Slimy, yet satisfying?

I learned a new word today: entomophagy. It means eating insects, and it’s the subject of an article in the Wall Street Journal on how insects are the meat of the future.

Almost as interesting as the article itself are the dozens of comments posted by readers. Some agree with the article’s authors that insects are good to eat and that using insects for food is wise for nutritional, ecological, and economic reasons. A few point out that we eat shrimp and lobster, which are more closely related to insects than to mammals. Others want nothing to do with six-legged food:

  • Regardless of the nutritional value, I just cant even bare them touching me let alone eating them.
  • Ya see, this is just the kind of indoctrination speculation article we get from libe-left wing eco-fascists ‘testing the waters’ so to speak to infect and infest the mind by planting the seed of just another control freak ideology.
  • Chickens eat bugs. I eat chickens. I like to stay one step removed from vermin.

Some of the comments dispute the need to switch from eating beef and pork to eating insects due to overpopulation. Deal with the causes of overpopulation in developing countries, they say, rather than pushing everyone to eat insects so that we can feed more people. The population issue is another huge matter that I’m not inclined to get into, but it seems to me that if there are good reasons to consider eating insects, they are good even if we’re not forced into it by food shortages.

They are a more efficient means of providing protein, the article explains. They require less land, less water, and less food, and they produce less waste (both in terms of their own excrement, and the amount of their bodies that cannot be used as food). The authors also claim that raising insects would be more humane, because unlike cattle and poultry, insects do not mind living in crowded conditions. (One commenter asks, how do we know that?)

I’ve never been particularly squeamish about foods that bother a lot of people. I remember being surprised, when eating beef tongue in France, to see other Americans at my table refuse to eat it once they found out what it was. In Spain, I was asked by our landlady not to let the other Americans (who did not understand Spanish as well as I did) know that we were eating horse meat. I enjoyed tripe and thought it silly that other Americans refused to try it.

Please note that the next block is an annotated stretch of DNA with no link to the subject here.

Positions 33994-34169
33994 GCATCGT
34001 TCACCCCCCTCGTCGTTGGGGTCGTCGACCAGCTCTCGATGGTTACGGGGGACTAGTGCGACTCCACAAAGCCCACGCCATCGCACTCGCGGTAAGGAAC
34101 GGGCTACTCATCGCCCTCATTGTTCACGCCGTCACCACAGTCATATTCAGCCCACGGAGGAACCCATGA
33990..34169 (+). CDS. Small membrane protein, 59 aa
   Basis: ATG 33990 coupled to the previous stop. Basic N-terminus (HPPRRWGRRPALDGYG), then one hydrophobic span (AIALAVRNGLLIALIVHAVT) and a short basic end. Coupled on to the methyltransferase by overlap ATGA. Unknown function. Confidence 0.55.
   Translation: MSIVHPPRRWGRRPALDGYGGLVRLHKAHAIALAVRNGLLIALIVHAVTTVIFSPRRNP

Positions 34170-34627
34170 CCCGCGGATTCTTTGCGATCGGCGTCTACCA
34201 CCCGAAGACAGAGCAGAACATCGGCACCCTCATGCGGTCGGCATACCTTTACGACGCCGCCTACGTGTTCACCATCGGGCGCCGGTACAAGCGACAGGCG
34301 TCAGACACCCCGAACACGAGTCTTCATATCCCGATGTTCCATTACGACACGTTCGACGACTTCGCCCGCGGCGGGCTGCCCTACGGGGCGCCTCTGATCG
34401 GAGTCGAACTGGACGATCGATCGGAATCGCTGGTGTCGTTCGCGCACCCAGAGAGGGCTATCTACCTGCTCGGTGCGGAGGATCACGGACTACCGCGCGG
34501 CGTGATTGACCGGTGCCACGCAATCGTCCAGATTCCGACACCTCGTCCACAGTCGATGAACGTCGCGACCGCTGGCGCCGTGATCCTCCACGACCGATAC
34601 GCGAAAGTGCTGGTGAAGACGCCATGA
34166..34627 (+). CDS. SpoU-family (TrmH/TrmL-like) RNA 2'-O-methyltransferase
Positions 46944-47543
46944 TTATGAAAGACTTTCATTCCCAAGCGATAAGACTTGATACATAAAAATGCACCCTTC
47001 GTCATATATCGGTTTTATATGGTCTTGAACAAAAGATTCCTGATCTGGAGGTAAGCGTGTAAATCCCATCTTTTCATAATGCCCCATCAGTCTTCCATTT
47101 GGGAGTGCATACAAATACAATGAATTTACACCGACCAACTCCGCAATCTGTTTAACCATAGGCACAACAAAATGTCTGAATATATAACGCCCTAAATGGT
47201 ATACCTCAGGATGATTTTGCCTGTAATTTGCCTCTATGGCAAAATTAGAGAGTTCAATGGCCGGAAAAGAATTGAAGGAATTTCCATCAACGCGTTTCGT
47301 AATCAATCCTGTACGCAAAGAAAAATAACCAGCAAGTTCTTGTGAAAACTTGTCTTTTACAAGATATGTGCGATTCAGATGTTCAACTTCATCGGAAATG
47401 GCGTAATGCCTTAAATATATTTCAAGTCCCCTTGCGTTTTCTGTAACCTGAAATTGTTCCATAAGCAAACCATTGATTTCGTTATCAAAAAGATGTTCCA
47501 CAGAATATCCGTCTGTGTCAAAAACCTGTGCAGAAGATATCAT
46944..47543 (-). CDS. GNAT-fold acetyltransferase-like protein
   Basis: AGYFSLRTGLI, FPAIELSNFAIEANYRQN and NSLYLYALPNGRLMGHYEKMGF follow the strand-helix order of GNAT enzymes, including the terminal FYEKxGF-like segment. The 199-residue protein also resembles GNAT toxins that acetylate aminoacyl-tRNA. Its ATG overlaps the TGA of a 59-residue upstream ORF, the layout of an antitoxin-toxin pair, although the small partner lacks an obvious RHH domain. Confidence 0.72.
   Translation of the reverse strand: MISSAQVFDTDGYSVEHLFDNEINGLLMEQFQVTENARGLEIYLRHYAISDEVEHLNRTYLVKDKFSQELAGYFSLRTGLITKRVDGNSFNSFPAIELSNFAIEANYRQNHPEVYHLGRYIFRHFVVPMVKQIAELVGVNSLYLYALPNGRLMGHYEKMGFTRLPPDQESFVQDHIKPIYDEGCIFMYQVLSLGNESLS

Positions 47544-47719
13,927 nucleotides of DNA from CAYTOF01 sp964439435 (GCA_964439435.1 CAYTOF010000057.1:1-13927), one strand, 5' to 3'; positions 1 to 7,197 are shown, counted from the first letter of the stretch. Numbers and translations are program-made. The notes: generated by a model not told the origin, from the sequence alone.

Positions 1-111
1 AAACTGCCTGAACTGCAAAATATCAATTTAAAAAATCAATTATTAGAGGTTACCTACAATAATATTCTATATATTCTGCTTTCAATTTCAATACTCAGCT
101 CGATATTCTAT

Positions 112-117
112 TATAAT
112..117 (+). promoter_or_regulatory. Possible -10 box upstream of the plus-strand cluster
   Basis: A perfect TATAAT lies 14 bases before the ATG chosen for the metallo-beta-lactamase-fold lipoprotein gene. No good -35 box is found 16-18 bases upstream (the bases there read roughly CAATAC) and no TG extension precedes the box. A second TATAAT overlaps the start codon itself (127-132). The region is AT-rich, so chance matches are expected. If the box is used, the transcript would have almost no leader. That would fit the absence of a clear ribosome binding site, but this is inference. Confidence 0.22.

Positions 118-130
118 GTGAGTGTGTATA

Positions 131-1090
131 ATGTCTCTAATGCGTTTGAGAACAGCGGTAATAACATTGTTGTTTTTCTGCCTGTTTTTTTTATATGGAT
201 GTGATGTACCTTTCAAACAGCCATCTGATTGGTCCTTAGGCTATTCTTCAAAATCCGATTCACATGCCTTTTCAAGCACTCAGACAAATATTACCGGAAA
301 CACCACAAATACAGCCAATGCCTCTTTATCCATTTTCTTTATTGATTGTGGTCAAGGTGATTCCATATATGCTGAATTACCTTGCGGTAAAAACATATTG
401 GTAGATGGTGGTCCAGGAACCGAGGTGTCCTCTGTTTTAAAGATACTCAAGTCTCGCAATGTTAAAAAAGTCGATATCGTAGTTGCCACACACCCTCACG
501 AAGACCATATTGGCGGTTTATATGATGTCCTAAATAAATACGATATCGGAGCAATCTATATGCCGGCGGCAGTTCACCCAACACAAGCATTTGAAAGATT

I admit I’ve never eaten insects intentionally. During my teenage years I planned on being a missionary and expected that someday I would need to get used to eating insects, and enjoying them, if that was on the menu wherever I ended up living. One reason I figured I would be a good candidate for living in a “primitive” area was that I wasn’t bothered by the idea of eating insects (or having live ones around – I grew up in a house where insects were considered preferable to insecticides).

But as the article points out, all of us have no doubt eaten insects – at least parts of them – without knowing it. I remember learning in eighth grade social studies, in a unit on consumer awareness, about the FDA’s rules about what could be allowed in foods such as ketchup and hot dogs. (A number of girls refused to eat such foods after finding that out; I figured if I’d been eating them for years without ill effects they weren’t going to start hurting me just because I knew what was in them.) If you don’t mind finding out what you may have been eating, this page lists what the FDA allows in some common foods.

I’m not going to go out of my way to eat insects. (I have enough trouble getting around to eating enough fruits and vegetables – though I did finally make my own hummus this weekend, and I enjoyed munching on raw broccoli and cauliflower served with a very generous portion of hummus.) I work at finding meals to prepare, especially on weeknights, that are easy enough that I won’t be tempted to just pop a frozen pizza in the over instead. It will be a long time before adding insects to the diet approaches the ease of mixing ground beef with noodles and cheese sauce.

 I see from some of the entomophagy pages I looked at that growing mealworms is one of the easy ways to get started preparing foods including insects. As it happens, last week when I was teaching a Junior Achievement session on Global Trade, the classroom teacher showed me the mealworms her science class has been growing. The idea of eating them, if they were prepared in a way that tasted good (including texture, which is an important component of “taste”), doesn’t bother me. But there’s no way I’m going to try to get my family to eat them. I’ll sneak oatmeal into their food. Not mealworms.


One Response to Slimy, yet satisfying?

  1. Karen O says:

    For meal planning, you might find a book on the Fly Lady website ( to be helpful. It’s called Saving Dinner, & contains menus, recipes, & shopping lists. I ordered it recently, but haven’t looked at it yet.

    And there is also

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